Tour 1

(Caldwell, Idaho) —Ontario—Pendleton—The Dalles—Portland—
Astoria; 518.9 m. US 30.

Union Pacific Railroad parallels US 30 between Idaho Line and Portland;
Spokane, Portland & Seattle Railroad, between Portland and Astoria. Stage
service throughout.

Paved road, passable except after severe snow and ice storms, when sections
along Columbia River are temporarily blocked.
All types of accommodations; improved camp sites.

US 30 in Oregon closely follows the old Oregon Trail. Lewis and
Clark used boats in the Columbia to reach the coast though later travel-
ers followed the south bank of the river to The Dalles, where they

Section a. Idaho State Line to Junction US 730, 221.7 m.

US 30 crosses the Oregon line, which is in the SNAKE RIVER,
0 m.; the river forms more than 200 miles of the Oregon-Idaho bound-
ary. The river was named Lewis Fork by William Clark in honor of his
fellow explorer Meriwether Lewis. Later the terms Shoshone and Snake
were more often applied, because of Indian tribes that inhabited its
drainage basin. Saptin, or Shahaptin, also frequently applied is derived
from a branch of the Nez Perce.

ONTARIO, 1.4 m. (2,153 alt., 1,941 pop.), a townsite in the
1880's, is the principal trade center for the 300,000 acres of the Owyhee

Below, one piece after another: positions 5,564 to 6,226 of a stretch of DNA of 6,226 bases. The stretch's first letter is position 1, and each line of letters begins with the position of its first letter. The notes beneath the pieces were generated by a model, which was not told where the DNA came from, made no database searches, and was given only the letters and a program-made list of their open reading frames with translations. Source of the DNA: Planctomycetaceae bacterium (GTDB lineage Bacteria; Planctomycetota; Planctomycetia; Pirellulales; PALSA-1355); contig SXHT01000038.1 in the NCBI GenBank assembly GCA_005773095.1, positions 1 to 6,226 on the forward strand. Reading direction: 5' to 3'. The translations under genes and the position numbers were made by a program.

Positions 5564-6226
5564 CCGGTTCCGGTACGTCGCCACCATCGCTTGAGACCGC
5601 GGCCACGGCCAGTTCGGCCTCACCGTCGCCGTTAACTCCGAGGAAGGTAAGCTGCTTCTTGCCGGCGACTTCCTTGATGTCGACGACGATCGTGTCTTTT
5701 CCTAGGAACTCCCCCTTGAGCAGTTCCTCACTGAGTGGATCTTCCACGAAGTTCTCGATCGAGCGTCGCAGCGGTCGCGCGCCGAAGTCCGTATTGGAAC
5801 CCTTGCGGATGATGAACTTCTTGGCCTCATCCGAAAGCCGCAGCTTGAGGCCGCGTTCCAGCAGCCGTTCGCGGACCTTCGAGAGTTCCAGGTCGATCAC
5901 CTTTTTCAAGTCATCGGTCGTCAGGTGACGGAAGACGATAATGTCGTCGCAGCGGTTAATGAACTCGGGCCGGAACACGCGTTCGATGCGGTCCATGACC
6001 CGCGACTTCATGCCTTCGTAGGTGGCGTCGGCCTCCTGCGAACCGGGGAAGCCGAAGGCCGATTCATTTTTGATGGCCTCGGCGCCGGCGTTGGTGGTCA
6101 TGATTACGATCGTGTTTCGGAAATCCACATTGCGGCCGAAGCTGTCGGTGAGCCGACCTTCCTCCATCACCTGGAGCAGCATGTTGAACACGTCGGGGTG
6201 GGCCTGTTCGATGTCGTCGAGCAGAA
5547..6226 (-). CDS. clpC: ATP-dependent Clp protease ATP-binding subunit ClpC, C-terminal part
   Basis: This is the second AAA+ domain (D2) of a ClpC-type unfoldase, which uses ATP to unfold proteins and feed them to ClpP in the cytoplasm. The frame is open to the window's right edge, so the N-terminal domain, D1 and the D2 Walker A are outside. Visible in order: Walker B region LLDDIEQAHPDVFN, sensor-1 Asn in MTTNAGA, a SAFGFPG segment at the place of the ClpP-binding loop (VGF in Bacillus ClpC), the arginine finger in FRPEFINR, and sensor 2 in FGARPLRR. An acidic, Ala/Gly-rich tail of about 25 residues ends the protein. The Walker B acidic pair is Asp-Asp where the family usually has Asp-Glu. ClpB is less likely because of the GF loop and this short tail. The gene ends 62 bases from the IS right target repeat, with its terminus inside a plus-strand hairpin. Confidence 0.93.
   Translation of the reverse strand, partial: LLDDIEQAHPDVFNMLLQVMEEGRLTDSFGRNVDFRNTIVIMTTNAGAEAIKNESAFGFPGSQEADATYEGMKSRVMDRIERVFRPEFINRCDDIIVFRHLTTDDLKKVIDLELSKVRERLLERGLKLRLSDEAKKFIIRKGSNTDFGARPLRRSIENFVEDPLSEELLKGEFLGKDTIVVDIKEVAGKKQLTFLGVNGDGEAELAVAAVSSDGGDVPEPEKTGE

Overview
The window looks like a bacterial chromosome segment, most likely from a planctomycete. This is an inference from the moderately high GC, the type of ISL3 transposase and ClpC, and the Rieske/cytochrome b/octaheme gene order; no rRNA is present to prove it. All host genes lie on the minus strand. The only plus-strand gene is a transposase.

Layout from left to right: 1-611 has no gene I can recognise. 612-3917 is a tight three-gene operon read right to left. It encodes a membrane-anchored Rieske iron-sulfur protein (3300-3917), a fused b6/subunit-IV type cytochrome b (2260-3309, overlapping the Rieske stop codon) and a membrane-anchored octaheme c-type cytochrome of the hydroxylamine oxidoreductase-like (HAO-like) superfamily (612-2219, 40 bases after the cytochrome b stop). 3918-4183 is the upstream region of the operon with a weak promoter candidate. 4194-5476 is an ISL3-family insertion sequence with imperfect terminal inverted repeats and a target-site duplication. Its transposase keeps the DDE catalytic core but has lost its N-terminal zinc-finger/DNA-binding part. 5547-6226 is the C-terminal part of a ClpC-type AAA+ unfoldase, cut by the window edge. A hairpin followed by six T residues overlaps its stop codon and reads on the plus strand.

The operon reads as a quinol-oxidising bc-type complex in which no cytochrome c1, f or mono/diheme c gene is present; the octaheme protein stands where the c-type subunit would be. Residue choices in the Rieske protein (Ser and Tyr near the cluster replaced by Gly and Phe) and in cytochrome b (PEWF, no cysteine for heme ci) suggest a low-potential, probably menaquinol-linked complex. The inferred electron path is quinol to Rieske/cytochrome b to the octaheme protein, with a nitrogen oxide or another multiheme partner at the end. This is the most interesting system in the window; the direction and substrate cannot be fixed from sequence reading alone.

and Malheur irrigation projects (see TOUR 7a; also TOUR 6a).
On the irrigated farms, apples and other fruits are produced; and grain
growing, hog raising and dairying are important industries. Ontario is
the shipping point for vast areas of the Owyhee and Malheur Valleys
and is the gateway to the great cattle country of central Oregon, served
by the Oregon Eastern branch of the Union Pacific Railroad extending
127 miles southwestward to Burns (see TOUR 7a).

US 30 crosses the Malheur River (see TOUR 7a) at 3.7 m. In
Fremont's Journal, under date of October 11, 1843, he wrote: "about
sunset we reached the Riviere aux Malheurs (the unfortunate or un-
lucky river) a considerable stream, with an average breadth of fifty feet
and, at this time, eighteen inches depth of water." From the straight
young shoots of the wild syringa that grow along the river bank, the
Indians fashioned their arrows, which fact gave the bush the local name
of arrow-wood.

Northward from the Malheur the road curves over sage-covered hills,